Porn star James Deen accused by women of rape, assault

Story highlights

  • James Deen appeared in 2013's "The Canyons" opposite Lindsay Lohan
  • The adult film actor has cultivated a boy-next-door image
  • Deen has taken to Twitter to call allegations of rape, assault "false and defamatory"

(CNN)With his average build, impish smile and mop of brown hair, adult film star James Deen has carved out a niche in the industry as the guy who doesn't look like he belongs there.

"I'm like a guy a chick might actually meet in a bar," he told GQ in 2012, describing his appeal.
He not only looked the part but also appeared poised for crossover success into mainstream media as an actor and a spokesman for sex positivity.
    Now, his boy-next-door image is under threat amid allegations he raped an ex-girlfriend, beat up one actress and tried to force himself on another. He has not been charged with a crime, but the backlash has been intense.
    Deen's former girlfriend and co-star Stoya was the first to speak up on Saturday. In a tweet, she accused Deen of holding her down and raping her.
    "That thing where you log in to the internet for a second and see people idolizing the guy who raped you as a feminist. That thing sucks," she said.
    Stoya's allegation led others in the adult film industry to speak out against Deen using the hashtag #SolidaritywithStoya.
    "He's dead on the inside and dead to me. He's literally the worst person I've ever met. That's all I'll say for now," industry veteran Joanna Angel said in a tweet.
    In an essay published Monday on The Daily Beast, former adult actress Tori Lux said Deen pinned her down and hit her in the face on set at a porn studio in June 2011. In another Daily Beast story published Monday, adult actress Ashley Fires said she refuses to work with Deen because he tried to rape her in the communal bathroom of a studio.
    Deen did not return CNN's request for comment, but he addressed the allegations on Twitter on Sunday, calling them "egregious."
    "I want to assure my friends, fans and colleagues that these allegations are both false and defamatory," he said.
    "I respect women and I know and respect limits both professionally and privately," he said.

    Poised for crossover success

    Because of Deen's nice-guy image, the allegations are drawing comparisons to the sex abuse scandal involving Bill Cosby -- another controversy involving allegations seemingly incongruous with Cosby's public persona as a moralizing father figure.
    The fallout for Deen has been swift.
    He has stepped down from the board of the Adult Performer Advocacy Committee, the group said in a tweet. San Francisco-based Kink.com, a network of BDSM and fetish sites that featured Deen as a performer, is ending its relationship with him.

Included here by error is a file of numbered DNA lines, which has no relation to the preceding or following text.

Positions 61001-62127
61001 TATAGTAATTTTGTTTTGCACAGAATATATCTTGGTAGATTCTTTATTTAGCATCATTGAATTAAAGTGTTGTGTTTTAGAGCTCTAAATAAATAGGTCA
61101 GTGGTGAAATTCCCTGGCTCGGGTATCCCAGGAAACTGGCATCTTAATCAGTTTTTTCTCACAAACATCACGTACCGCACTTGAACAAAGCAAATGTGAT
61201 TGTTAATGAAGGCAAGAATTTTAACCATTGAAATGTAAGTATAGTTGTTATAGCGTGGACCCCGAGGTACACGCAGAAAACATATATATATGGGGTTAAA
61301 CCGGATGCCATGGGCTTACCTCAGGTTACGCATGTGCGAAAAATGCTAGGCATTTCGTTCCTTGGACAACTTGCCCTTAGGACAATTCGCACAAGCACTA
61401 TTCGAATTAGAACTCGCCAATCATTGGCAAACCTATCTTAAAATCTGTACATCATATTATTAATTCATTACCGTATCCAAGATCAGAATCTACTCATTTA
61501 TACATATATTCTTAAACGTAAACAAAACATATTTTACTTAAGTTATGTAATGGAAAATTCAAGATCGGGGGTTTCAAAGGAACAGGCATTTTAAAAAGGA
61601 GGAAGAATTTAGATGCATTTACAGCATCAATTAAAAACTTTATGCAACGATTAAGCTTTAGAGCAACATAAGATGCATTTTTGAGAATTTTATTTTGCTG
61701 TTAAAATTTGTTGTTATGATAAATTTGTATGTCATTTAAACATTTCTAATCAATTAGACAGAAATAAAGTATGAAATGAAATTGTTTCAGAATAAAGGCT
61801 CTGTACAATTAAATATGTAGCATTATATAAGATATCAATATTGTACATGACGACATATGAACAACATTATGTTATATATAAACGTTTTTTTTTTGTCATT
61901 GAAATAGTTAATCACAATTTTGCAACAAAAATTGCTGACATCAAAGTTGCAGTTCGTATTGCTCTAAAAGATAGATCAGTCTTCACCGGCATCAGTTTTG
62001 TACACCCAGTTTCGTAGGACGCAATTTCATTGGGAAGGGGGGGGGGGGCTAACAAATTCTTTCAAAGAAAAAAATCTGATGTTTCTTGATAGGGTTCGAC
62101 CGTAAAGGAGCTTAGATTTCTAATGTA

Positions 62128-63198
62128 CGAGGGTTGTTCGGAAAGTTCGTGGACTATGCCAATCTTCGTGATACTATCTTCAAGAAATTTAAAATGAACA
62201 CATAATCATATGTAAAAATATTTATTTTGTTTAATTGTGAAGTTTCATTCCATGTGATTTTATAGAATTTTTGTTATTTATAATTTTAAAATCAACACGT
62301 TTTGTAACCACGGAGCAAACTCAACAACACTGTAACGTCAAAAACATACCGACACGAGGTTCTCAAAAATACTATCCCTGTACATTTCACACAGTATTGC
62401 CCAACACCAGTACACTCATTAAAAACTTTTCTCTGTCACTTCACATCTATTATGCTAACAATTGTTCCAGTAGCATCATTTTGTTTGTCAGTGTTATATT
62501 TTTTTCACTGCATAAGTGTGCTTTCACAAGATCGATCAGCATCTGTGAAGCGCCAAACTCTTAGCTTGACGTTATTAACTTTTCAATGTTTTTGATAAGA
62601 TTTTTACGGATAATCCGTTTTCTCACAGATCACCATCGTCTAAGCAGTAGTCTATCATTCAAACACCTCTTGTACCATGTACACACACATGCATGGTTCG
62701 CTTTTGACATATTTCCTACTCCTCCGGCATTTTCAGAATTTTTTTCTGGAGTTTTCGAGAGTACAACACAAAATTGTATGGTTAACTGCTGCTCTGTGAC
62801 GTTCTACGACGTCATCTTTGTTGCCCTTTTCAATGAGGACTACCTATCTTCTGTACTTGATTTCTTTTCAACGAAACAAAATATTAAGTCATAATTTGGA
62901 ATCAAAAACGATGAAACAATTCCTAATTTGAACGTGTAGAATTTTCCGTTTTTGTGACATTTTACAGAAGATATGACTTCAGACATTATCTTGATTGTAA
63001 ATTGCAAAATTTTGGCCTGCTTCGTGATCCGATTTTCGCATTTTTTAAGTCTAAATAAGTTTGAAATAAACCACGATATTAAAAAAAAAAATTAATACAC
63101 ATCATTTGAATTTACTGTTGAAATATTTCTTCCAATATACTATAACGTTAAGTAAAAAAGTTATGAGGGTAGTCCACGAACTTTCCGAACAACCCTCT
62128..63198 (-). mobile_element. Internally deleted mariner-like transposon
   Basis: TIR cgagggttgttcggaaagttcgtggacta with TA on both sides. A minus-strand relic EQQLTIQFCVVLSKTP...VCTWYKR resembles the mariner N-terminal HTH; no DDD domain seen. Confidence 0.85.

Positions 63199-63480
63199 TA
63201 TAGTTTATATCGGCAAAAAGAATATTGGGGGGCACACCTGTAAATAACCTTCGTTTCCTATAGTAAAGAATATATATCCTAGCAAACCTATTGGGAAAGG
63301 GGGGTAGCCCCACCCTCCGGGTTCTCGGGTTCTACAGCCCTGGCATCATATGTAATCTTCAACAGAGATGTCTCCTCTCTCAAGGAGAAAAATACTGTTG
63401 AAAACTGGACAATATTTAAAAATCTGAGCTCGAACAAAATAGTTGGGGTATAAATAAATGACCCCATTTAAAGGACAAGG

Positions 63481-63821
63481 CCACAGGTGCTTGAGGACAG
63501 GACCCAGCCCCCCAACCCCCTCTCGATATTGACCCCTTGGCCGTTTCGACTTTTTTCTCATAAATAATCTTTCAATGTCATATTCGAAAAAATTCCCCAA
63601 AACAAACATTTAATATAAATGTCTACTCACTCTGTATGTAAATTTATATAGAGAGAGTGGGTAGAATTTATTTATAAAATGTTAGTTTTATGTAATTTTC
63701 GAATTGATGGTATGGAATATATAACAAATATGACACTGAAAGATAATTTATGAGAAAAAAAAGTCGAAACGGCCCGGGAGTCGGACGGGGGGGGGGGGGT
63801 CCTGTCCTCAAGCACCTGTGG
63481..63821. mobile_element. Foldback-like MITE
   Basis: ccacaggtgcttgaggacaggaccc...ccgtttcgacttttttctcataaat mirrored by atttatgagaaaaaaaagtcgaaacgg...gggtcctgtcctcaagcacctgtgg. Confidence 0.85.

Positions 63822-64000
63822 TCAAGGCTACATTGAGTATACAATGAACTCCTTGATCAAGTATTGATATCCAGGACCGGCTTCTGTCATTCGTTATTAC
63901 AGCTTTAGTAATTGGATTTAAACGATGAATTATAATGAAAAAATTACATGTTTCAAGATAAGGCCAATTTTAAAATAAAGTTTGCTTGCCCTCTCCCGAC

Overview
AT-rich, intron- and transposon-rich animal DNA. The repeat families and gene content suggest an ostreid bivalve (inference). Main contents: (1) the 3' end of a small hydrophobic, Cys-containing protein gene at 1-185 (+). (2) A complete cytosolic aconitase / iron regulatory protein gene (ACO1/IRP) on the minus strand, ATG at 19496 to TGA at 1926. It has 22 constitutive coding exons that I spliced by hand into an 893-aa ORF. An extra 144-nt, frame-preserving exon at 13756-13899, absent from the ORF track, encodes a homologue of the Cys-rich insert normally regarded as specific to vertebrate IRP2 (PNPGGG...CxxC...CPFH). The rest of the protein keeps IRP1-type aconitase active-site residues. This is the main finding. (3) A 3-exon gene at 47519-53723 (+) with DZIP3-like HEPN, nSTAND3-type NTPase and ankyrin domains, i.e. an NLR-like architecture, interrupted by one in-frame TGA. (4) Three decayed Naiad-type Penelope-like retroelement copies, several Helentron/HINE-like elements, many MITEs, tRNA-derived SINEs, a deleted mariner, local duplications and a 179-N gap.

"For the Kink.com community, as well as the larger BDSM community, consent and respect are sacrosanct. Effective immediately, Kink.com will cease all ties with James Deen, both as a performer and a producer," the company said in a statement.
    Deen's appearance, which defies the cliche of the male porn star with bulging biceps, spray tan and frosted tips, has made him the subject of numerous profiles dubbing him an "Internet sensation" and "the porn star next door." His appeal -- often likened to a high school crush -- has earned the label of cipher for female desire, an average-looking guy who makes porn palatable for women.
    His allure extends to teens and college students who share pictures and videos of him on Tumblr and elsewhere.
    The labels set him on the cusp of crossover success, beginning with his turn in Paul Schrader's 2013 film "The Canyons" opposite Lindsay Lohan, followed by "What Would James Deen Do?" his sex column for women on The Frisky.
    The women's blog announced it would be ending his column in light of the allegations.
    Allegations that he violated consent made it "impossible" to continue working with him, Frisky editor-in-chief Amelia McDonell-Parry said.
    "I very much liked James Deen. I enjoyed working with him on WWJDD. I asked him to do an advice column because I liked his directness and his confidence, but most of all, I liked his emphasis on communication, honesty and, most of all, CONSENT," McDonell-Parry said in a post explaining the decision.
    "No amount of good rapport between us or traffic to his columns would EVER supersede the fact that I BELIEVE WOMEN."

    'I was afraid'

    Lux said fear of not being believed kept her from reporting the allegations to law enforcement or speaking up sooner. CNN has reached out to the other women, but it is not immediately clear whether they went to authorities.
    People tend to believe that sex workers place themselves in harm's way, and therefore can't be assaulted, Lux wrote in The Daily Beast.
    "Despite porn being a legal form of sex work, and it occurring in a controlled environment such as a porn set, this blame-the-victim mentality is still inherent in much of society. In turn, sex workers are silenced and our negative experiences are swept under the rug as we try to protect ourselves from the judgment of others -- or worse, a variety of problems ranging from further physical attacks to professional issues such as slander and/or blacklisting.
    "Simply put: I was afraid."
    As the editor of a site that frequently features stories of sexual assault and victim blaming, The Frisky's McDonell-Parry said she stands with women such as Lux and Stoya.
    "The court of public opinion is not a court of law, and I don't need Stoya or any woman to 'prove' that she has been raped for me to believe her. Women who come out as rape victims are far, far, far too often not believed."